A Contemporary Collection Highlights African-American Women
Selections from the Dr. Robert H. Derden Collection of Contemporary Art are featured in our October 4 African-American Fine Art sale, a private collection located in Chicago, Illinois. The works showcase the breadth of talent in contemporary African-American artists. Notably, nearly half of the artists are women.
Below, we share the featured works by Howardena Pindell, Alison Saar, Lorna Simpson, Kara Walker and Carrie Mae Weems.
Lot 167: Lorna Simpson, Counting, photogravure with screenprint, 1991. Estimate $4,000 to $6,000.
Simpson primarily features female figures shown from behind or in fragments in her works. By doing so she draws attention to the historical depersonalization and sexualization of African-American bodies. In Counting, a monumental piece nearly seven feet tall, she brings together imagery that places a social and political emphasis on the physical transformation of hair for African-American women.
This image from Weems’s notable 1990 Kitchen Table Series, which features the artist herself seated at her kitchen table in various scenarios, examining stereotypes of African-American life.
Lot 144: Alison Saar, Dreamer, mixed media, 1988. Estimate $3,000 to $5,000.
Alison Saar is a sculptor, mixed-media, and installation artist whose assemblages focus on the experiences related to the African diaspora and African-American female identity. In recent years she has had exhibitions at the National Museum of Women in the Arts in Washington, D.C. and the Center for Contemporary Art and Culture in Portland, OR, as well as a solo show entitled Topsy Turvy at L.A. Louver gallery in March.
Pindell’s Video Drawing series began in 1973 and has been a reoccurring work throughout her career. The series covers a range of topics including images of sports (as seen in her Video Drawings: Baseball, featured in the auction), to news coverage of Hurricane Katrina in 2007. Another print from the Video Drawings: Baseball series is in the Museum of Modern Art, New York and was included in Howardena Pindell: What Remains to be Seen, a retrospective of Pindell’s works at the Museum of Contemporary Art Chicago.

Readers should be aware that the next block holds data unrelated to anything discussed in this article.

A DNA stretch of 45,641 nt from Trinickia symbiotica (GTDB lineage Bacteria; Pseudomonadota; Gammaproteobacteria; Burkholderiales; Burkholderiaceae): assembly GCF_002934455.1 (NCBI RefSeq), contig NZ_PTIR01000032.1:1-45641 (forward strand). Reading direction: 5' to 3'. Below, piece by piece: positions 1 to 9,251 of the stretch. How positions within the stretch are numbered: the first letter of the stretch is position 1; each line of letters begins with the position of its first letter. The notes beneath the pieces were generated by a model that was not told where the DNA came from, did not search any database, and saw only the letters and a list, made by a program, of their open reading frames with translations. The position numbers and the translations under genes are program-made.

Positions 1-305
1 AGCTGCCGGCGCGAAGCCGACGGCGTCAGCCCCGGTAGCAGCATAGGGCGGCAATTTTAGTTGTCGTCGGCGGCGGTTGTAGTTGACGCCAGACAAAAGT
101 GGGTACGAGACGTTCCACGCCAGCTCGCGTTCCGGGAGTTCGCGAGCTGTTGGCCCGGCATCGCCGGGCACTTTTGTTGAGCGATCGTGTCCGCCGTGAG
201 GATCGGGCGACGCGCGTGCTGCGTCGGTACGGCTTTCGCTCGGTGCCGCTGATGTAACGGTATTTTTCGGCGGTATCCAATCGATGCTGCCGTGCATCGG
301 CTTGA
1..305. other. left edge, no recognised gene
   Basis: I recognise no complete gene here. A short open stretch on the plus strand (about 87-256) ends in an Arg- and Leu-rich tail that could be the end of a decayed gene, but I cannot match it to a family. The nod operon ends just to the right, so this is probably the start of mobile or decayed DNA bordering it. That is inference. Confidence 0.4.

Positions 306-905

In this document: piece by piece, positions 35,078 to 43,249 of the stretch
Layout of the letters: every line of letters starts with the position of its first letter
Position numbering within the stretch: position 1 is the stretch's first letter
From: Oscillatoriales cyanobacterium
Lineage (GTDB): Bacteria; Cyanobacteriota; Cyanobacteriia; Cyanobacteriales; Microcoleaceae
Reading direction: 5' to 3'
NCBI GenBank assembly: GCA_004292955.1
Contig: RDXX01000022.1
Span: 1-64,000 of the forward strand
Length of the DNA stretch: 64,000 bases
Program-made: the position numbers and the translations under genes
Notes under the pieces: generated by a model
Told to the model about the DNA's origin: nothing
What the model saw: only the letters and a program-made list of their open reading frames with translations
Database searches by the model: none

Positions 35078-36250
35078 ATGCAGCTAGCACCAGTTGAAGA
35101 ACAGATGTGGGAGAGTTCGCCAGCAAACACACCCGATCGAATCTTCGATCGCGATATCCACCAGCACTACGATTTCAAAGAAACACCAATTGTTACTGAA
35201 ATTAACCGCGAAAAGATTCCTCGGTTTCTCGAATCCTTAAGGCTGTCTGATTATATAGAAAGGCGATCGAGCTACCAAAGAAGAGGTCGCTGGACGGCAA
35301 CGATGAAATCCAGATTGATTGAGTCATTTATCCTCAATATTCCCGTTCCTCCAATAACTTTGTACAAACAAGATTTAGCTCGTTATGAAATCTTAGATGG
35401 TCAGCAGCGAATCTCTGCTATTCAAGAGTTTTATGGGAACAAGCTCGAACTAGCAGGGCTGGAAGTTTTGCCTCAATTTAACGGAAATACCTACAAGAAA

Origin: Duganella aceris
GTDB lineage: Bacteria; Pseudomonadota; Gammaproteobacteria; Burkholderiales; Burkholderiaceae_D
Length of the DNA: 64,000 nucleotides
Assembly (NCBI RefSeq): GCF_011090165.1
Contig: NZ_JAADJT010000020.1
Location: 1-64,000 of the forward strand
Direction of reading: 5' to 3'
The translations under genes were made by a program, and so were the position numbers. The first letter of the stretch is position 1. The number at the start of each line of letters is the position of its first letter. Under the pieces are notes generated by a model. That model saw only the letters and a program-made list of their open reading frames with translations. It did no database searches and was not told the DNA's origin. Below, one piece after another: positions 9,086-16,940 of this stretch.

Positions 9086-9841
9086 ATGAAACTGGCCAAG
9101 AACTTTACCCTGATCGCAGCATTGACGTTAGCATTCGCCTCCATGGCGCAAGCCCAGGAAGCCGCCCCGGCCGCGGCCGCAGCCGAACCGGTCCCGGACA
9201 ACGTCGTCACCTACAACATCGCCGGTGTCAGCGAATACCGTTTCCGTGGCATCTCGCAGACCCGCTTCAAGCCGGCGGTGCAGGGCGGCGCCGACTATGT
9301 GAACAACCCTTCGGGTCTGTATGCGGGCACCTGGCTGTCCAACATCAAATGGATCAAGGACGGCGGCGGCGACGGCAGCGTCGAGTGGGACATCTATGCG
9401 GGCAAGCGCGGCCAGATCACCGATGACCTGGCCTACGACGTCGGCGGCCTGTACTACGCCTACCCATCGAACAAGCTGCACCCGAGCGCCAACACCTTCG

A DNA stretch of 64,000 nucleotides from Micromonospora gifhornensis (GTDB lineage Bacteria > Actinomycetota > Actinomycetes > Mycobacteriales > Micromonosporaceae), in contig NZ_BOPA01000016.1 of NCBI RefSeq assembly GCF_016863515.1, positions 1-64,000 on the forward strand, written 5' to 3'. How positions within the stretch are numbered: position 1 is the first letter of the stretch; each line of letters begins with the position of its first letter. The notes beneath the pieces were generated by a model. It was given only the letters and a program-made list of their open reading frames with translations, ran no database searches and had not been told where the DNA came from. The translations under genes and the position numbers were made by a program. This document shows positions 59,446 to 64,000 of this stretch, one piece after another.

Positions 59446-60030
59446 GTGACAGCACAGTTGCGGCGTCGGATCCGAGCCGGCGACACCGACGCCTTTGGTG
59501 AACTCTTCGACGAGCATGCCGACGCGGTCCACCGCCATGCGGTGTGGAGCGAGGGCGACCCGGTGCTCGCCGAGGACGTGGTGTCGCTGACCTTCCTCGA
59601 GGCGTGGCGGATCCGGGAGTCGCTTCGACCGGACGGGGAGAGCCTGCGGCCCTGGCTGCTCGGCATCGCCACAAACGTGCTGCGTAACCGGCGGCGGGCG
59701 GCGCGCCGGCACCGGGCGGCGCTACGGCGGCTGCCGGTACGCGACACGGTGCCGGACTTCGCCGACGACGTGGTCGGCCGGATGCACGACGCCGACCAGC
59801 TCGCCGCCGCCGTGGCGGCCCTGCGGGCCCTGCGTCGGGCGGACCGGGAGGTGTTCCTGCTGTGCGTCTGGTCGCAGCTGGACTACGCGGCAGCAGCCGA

Lot 168: Kara Walker, The Keys to the Coop, linoleum cut on paper, 1997. Estimate $15,000 to $25,000.
At nearly five and a half feet wide, the trial proof, The Keys to the Coop, is an example of Walker’s best-known style — room-size tableaux of black cut-paper silhouettes. This print is accompanied with a letter stating that the trial proof is “one of the first pulled off the linocut matrix.” Other impressions of the work are featured in the collections of the Tate Modern, London, and the Brooklyn Museum, New York.
Linoleum cuts by Walker have performed well at auction in recent years: African-American, an image in the same style as The Keys to the Coop, sold at Swann in 2016 for $37,500.